Jimmy Smith, CB, Baltimore Ravens
Cornerback is one of those positions where rookies can often be seen to be making an immediate impact. Rookie corners are often heavily targeted, leading to high interception numbers which can give the appearance of a better performance level than was actually true. That wasn’t the case for Jimmy Smith last season, however, as the Ravens’ first round pick recorded only 256 snaps in the regular season and picked up only two interceptions. Smith is firmly under the radar and he has been pushed further out of the wider audience’s field of view by the back spasms that have seen him miss sections of training camp and the Ravens’ first preseason game.Smith, though, should be a candidate for a breakout season if he can put this injury to bed in time for the regular season. He has more natural talent and the Ravens have more invested in him than they do in Cary Williams, so he should be given every opportunity to succeed and start opposite Lardarius Webb.
Smith raised his game in his playoff start in New England, the Patriots only targeted him twice, only allowed one to be completed and collected an interception. If he can claim that starting spot and deliver on his potential, the Ravens’ defense just got that much scarier. The coverage that they have lacked at times to go with their strong front seven could take a step forward with a starting secondary of Smith joined by veterans Ed Reed, Webb and Bernard Pollard.
Anthony Castonzo, OT, Indianapolis Colts
One of the players who had a chunk of his rookie season stolen away from him by injury, Castonzo now enters his second season charged with protecting the Colts’ new franchise quarterback. The Colts’ last franchise quarterback was paired with a solid left tackle for a number of years in the shape of Tarik Glenn and the front office will be desperate for this pairing to bring similar long-term success.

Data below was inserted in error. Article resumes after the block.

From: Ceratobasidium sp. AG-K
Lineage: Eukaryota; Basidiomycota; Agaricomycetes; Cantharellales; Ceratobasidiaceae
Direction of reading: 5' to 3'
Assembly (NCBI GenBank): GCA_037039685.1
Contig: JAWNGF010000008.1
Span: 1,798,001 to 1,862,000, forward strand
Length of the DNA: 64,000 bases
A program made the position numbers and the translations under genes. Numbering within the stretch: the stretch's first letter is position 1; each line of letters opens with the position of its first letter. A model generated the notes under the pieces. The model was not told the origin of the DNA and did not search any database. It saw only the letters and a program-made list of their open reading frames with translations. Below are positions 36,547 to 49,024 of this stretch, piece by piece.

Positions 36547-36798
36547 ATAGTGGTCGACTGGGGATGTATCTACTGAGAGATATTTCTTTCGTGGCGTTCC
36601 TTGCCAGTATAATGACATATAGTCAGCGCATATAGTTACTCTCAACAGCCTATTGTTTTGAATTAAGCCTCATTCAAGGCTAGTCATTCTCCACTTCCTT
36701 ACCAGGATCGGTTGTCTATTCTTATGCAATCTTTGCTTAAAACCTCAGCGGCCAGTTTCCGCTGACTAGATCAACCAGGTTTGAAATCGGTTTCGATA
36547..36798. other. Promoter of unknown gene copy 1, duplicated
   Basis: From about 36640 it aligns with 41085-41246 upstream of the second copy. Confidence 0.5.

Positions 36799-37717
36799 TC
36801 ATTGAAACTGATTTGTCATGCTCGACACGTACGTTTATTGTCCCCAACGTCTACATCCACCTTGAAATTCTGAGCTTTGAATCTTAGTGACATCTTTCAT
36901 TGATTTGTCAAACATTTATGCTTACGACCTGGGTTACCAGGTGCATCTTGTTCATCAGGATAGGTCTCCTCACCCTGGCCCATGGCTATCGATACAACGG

Castonzo’s major struggles last season came as a run blocker and with his discipline; his pass protection–outside of two very poor games against Jacksonville and Baltimore–was very good. He didn’t register a single game grade of higher than +0.9 as a run blocker and had three games worse than -1.0, one which was paired with his poor pass protection game at home against Jacksonville. His performance took some time to settle after his returned from injury in Week 9 last season, but if he can maintain his fine play as a pass protector, the Colts may have a quality left tackle for the first time in a number of years.
Stephen Paea, DT, Chicago Bears
There are ways to announce yourself as a talent in the NFL, for a defensive lineman there can’t be many better ways than by registering a safety on your second ever snap in the NFL. That is exactly what Stephen Paea did last season against the Minnesota Vikings, a new star born in the Bears’ defense? Well, not quite. Paea struggled to backup that thunderous start to his career and from that point found it tough to make an impact and tougher to earn snaps on a defense that rotates less than almost any other defense in the league.
Paea had another strong game as a run defender against the Chiefs, registering four stops in run defense, but that was a rare beacon of hope against a backdrop of mediocrity. However, your second NFL training camp is the time for players to make a move and that is exactly what Stephen Paea has done, swiftly supplanting Matt Toeaina as the Bears’ first-team nose tackle. The ankle injury that he has collected him will sideline him for a time, up to two weeks, but if he can translate his fine start to camp into a strong start to the season then Bears fans will hope that their run defense takes a step forward with Paea in the engine room this season.
Randall Cobb, WR, Green Bay Packers
What an absolute embarrassment of riches the Green Bay Packers have in their receiving corps, such was their strength in depth last season that second round pick Cobb saw less than 300 snaps during the regular season. He announced his arrival on the scene with two touchdowns on his NFL debut, on most other teams around the league that would have seen him thrust into the limelight, but the Packers had sufficient strength in depth to keep him warming the bench.
Cobb provided further glimpses of his talent throughout the regular season, but surely this year the Packers cannot continue to keep him out of the offense? As a versatile weapon at the University of Kentucky he was a leader for the offense. In Green Bay he will be a fourth or fifth option. To have a player of this devastating talent that deep in your arsenal has got to be close to cheating.
Cobb registered a touchdown in his first preseason game this year and this should be a sign of more to come as he pushes James Jones and Donald Driver for more playing time in the Packers’ three- and four-wide sets. You won’t see too many defenses able to match-up with the WR depth Cobb gives Green Bay.
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Ben Stockwell | Director of Analysis
Ben joined Pro Football Focus in 2007, and has since been in charge of the company’s analysis process. He also contributes to PFF’s weekly NFL podcast.